If you’re going to do it, do it in a way that is pro-Latino and pro-immigrant.”
Unz was already working on that strategy.
By midsummer, Unz had turned over his business responsibilities to associates and started working full-time on the initiative out of his Palo Alto home office. In a shrewd move, he recruited Gloria Matta Tuchman as co-chairperson. Tuchman, a Mexican-American educator who teaches English immersion, has waged a lonely fight against bilingual ed for years. For his honorary chairman of the initiative drive, Unz enlisted Jaime Escalante, the high school teacher who taught barrio kids college-level calculus and became the subject of the movie “Stand and Deliver.”
When opponents suggest the initiative is racially divisive, Unz points to support from people like Tuchman and Escalante,
as well as two independent polls that show broad support across party lines and ethic groups. (The most recent survey, the Field Poll taken in early December, finds 71 percent of non-white voters would back it.)
It’s unfair to label Unz an immigrant-bashing racist,
as some critics have. He’s the first to admit that “lots of people who support the initiative are anti-immigrant”—one reason, he says,
the campaign has a shortage of people to speak at public debates and forums.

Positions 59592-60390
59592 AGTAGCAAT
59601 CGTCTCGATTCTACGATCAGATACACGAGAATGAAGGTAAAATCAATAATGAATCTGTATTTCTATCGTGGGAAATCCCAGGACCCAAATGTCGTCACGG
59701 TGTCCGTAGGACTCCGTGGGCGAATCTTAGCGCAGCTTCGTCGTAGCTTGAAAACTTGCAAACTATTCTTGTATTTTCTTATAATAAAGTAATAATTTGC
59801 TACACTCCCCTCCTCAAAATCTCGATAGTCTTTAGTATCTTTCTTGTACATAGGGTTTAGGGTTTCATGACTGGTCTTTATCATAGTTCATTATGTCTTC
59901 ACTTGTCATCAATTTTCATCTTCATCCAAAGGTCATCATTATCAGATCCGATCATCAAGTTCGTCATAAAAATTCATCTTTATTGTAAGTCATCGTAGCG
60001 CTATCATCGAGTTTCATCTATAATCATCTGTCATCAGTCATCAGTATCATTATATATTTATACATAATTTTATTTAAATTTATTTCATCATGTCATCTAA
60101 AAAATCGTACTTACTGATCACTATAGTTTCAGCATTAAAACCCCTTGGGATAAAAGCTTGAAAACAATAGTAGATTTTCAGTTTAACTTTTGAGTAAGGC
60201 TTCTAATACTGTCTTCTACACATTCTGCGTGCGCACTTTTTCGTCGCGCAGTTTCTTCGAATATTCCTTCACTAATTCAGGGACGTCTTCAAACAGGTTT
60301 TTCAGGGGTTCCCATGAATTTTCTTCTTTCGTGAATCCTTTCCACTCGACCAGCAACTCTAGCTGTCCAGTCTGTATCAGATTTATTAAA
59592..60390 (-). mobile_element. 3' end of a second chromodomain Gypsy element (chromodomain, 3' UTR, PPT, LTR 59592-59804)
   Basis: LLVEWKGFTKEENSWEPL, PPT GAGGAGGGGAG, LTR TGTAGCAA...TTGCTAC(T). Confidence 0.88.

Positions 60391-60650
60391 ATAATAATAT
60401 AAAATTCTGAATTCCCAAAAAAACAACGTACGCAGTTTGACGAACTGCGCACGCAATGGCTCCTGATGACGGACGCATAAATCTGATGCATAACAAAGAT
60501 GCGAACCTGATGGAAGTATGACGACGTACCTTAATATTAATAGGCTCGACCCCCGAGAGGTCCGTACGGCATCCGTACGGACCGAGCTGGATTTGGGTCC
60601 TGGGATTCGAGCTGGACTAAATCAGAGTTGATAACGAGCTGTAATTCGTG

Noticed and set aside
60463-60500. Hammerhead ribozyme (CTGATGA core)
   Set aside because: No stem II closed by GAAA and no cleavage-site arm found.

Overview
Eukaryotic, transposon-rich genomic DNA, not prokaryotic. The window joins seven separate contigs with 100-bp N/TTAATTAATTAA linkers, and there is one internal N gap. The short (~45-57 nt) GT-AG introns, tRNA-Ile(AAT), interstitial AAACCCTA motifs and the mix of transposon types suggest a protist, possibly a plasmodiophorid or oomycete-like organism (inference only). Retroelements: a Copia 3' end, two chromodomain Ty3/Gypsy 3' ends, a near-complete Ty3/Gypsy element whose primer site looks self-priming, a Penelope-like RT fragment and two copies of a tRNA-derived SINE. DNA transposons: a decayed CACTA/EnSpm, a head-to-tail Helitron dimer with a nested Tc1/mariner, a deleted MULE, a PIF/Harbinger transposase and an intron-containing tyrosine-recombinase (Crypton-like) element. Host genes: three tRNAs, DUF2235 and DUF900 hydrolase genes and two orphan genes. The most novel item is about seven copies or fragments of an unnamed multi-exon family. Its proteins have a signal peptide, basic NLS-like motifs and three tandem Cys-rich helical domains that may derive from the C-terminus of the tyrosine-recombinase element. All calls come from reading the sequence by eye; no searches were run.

Unz believes immigrants are key to the U.S. Three years ago, at a press conference in Washington, he warned members of Congress that proposed restrictions on immigrant labor would be a “serious blow to America’s competitiveness”
especially in Silicon Valley.
A year after Unz lined up with opponents of Prop.
187, Unz was campaigning for Prop. 209—the anti-affirmative action initiative.
His positions defy any pigeonhole, but they make perfect sense to him. He believes Prop. 187 is unfair because its provisions punish immigrants who are trying to improve themselves—for example, jailing mothers for sending their kids to school. He supported Prop. 209 because he’s opposed to affirmative action based on race. “The major ethnic beneficiaries tend to be the most affluent, well-educated of their minority group,” he says.
On the air
It’s 6:10-50 minutes before Unz is due at public TV station KCET for makeup. We’re on Sunset Boulevard in bumper-to-bumper traffic. As soon as it breaks, the tires screech and we’re whipping around 25 mph curves at about 45 mph. “How far is the station” I ask,
gripping the door handle. “About 50 blocks,” says Unz, eyeing brake lights ahead. “I wanted to get there in time to shave.”
The on-air light already is red when Unz rushes up to the studio at 7:32 p.m. “You’re too late,” a production assistant says. “No more guests are being admitted.”
Unz looks crushed. “No one?” Just then a more senior producer spots Unz. “We can sneak you in during this opening videotape segment,” she says, whisking Unz through the door.
I head to the VIP Green Room where aides to officials appearing on the show
“Life and Times” are watching on a TV monitor. I spot Unz in the back of the studio crowd, among activists, educators and union leaders who are seated town-meeting-style.
Unz has little to offer until the bilingual segment.
A microphone is thrust in his face and the host demands theatrically, “Ron Unz, what is wrong with bilingual education?”